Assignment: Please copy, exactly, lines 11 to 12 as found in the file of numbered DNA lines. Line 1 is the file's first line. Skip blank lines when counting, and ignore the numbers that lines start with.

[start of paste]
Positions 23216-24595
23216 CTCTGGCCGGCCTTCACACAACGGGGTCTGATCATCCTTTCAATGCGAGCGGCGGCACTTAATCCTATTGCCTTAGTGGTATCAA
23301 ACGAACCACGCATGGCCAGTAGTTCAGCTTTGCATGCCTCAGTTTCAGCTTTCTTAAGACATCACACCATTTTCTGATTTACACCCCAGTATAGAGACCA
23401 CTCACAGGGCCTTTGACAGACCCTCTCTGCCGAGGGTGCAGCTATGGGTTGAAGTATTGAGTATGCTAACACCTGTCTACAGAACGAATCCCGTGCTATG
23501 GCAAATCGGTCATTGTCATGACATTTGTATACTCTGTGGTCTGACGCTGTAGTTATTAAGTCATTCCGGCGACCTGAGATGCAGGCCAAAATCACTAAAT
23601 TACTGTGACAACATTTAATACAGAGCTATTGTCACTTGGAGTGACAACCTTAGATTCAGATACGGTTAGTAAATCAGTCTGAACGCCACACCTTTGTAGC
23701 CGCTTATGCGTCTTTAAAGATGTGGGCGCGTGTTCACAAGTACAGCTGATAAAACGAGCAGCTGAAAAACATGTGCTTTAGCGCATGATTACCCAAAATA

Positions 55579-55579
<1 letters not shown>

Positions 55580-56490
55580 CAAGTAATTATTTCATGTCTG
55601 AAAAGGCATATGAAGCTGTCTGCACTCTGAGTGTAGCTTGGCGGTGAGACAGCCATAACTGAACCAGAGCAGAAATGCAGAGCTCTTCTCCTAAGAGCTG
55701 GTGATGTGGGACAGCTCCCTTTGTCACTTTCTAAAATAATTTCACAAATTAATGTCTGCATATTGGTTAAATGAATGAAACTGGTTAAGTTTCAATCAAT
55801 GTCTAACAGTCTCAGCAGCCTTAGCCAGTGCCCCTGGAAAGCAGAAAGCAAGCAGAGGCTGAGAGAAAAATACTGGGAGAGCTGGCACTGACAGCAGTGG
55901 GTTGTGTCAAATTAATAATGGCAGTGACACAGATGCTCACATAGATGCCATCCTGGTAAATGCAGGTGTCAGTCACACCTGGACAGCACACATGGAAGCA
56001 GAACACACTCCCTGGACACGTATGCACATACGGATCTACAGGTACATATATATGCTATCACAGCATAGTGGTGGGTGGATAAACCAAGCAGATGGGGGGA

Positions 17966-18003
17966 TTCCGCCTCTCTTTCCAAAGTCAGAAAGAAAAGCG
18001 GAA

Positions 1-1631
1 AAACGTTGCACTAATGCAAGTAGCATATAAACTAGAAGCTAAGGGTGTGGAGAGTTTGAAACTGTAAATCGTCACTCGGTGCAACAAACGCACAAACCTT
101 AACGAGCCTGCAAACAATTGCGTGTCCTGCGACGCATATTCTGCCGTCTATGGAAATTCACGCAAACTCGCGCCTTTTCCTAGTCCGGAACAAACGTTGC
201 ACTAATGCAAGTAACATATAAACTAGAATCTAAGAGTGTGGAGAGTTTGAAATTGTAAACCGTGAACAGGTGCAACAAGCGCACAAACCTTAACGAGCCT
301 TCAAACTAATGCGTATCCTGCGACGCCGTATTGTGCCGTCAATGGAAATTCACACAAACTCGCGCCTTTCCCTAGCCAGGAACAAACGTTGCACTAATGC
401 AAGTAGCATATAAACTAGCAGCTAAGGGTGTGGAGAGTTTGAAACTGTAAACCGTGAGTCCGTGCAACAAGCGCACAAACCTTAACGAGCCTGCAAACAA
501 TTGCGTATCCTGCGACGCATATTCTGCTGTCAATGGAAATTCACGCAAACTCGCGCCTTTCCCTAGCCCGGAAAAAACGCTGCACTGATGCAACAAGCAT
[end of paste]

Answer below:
55580 CAAGTAATTATTTCATGTCTG
55601 AAAAGGCATATGAAGCTGTCTGCACTCTGAGTGTAGCTTGGCGGTGAGACAGCCATAACTGAACCAGAGCAGAAATGCAGAGCTCTTCTCCTAAGAGCTG